The consolidation of identical sequences within a given species is an advantageous concept, which allows the system to deal with the fragmentary and redundant nature of many databases and with the merging of data from multiple databases. This consolidation is completely legitimate, since there is no difference among different database entries with respect to the protein (as a biological object). The only difference is in the associated annotation and the type of identifier (please consult Section 4.3, “Preferred accession” to understand how the user may customize the displayed type of identifiers).

The alternative to this consolidation would be that for certain proteins (i.e. specific sequences in a species) there could be as many as several hundreds (on average 5) different entries, which would all represent the same biological entity - exactly the same protein. E.g. gi|4758258 , gi|34921508, gi|1079483 , gi|561630, gi|11527779, gi|13325290, gi|30583163 , gi|37046849 , gi|1091782 , gi|48145655, IPI00002569.1, and Q13541 and Q6IBN3 from UniProt all refer to the same human protein.

This further means that when importing datasets into ProteinCenter™, the origin of the database identifiers (i.e. whether they are obtained from the IPI database, UniProt, PDF or NCBI nr etc.) essentially does not matter. The same protein is recognized as the same protein independently of the origin. This makes it possible to compare an IPI dataset to a set of GIs from a paper, or a set of UniProt accession numbers to a set of PDB accessions - or even datasets of mixed protein identifiers.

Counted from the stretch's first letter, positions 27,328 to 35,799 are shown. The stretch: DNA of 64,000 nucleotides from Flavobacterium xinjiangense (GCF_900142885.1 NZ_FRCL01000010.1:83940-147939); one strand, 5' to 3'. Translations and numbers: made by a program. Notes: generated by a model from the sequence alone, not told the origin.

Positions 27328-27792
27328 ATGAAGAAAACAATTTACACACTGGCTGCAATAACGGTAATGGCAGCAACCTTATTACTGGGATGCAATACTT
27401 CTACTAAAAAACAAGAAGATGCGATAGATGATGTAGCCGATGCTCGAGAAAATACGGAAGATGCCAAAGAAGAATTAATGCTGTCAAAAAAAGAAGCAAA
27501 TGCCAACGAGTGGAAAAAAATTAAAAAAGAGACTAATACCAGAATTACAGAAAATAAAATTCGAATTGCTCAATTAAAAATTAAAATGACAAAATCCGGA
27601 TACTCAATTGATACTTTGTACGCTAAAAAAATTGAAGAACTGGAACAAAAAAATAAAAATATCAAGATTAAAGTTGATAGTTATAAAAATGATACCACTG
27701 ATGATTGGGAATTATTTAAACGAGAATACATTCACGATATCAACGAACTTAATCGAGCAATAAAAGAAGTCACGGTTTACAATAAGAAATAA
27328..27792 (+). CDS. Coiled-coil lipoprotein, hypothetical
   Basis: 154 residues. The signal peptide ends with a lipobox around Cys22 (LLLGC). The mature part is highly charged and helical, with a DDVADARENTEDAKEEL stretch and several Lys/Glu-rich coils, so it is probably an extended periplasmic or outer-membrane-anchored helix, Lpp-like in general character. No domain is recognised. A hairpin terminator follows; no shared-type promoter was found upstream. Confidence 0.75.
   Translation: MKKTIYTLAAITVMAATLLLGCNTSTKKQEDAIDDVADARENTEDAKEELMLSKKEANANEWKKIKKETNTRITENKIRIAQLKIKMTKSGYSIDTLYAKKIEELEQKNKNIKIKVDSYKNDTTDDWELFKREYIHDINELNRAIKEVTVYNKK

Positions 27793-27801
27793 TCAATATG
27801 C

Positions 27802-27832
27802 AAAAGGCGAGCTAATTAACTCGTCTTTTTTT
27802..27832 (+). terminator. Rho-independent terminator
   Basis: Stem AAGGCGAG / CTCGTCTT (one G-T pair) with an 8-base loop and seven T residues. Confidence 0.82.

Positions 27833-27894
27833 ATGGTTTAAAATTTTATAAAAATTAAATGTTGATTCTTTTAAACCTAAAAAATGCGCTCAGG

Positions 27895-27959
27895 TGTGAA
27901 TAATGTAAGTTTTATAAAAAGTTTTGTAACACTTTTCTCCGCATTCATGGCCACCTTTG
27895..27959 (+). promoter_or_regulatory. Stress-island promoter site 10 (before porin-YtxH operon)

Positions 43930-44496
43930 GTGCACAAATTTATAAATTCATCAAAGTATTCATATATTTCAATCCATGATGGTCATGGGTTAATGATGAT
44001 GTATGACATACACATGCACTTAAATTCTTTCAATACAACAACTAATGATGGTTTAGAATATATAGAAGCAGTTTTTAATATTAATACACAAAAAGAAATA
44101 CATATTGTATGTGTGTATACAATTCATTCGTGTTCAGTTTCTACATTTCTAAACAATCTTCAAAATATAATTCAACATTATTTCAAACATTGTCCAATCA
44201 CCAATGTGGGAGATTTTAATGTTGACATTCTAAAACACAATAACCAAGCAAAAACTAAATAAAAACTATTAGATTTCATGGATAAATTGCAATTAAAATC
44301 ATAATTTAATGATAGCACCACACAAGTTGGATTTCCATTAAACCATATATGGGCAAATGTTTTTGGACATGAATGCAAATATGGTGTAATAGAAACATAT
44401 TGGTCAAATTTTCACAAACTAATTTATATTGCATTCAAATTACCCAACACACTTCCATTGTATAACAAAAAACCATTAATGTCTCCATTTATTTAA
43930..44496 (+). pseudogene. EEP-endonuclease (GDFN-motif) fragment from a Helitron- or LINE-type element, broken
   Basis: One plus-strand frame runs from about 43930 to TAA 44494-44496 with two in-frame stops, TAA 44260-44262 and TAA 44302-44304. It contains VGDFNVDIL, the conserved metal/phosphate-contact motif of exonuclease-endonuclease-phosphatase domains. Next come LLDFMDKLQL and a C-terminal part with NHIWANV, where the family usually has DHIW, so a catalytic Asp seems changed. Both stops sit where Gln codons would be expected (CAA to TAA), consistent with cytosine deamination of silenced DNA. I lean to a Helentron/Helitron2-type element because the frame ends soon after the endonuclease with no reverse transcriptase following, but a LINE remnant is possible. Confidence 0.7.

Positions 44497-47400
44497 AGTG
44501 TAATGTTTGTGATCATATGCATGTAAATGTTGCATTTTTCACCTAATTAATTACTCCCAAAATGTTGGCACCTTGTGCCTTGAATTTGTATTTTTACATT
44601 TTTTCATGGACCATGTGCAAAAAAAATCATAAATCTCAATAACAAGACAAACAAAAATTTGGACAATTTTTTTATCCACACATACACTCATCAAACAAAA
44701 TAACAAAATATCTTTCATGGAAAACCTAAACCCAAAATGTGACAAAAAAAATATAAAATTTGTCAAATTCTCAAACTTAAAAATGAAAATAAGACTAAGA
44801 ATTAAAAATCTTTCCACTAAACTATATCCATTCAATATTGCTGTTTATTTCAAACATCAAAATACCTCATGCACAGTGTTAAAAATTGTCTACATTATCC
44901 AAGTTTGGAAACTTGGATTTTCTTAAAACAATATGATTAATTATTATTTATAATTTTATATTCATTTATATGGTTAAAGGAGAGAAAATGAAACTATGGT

Moreover, this consolidation provides a very powerful method of consolidating annotation from a range of database records. Annotation from IPI, UniProt, Ensembl and NCBI are consolidated and standardized to remove redundancy and provide concise information. For example, all gene ontology annotation associated with any of the original database records are consolidated to a single ProteinCenter™ protein record.

How is this different to the protein records in UniProt?

In UniProt several protein isoforms are intentionally merged into one record in order to minimize the redundancy of the database. Differences between sequences due to splice variants, polymorphisms, disease-causing mutations, experimental sequence modifications or simply sequencing errors are listed in the feature table of the corresponding UniProt entry, while the actual sequence represent one single isoform. This means that even splice variants that may differ considerably in sequence are merged into one entry. However, many records in the trEMBL part of UniProt still exist as individual records, including a significant amount of fragments.

In ProteinCenter™ all reported isoforms are kept as separate entries to allow a high resolution for experimental protein identification thereby allowing distinction between different isoforms even at the allelic level.

How is this different to the protein record at GenBank?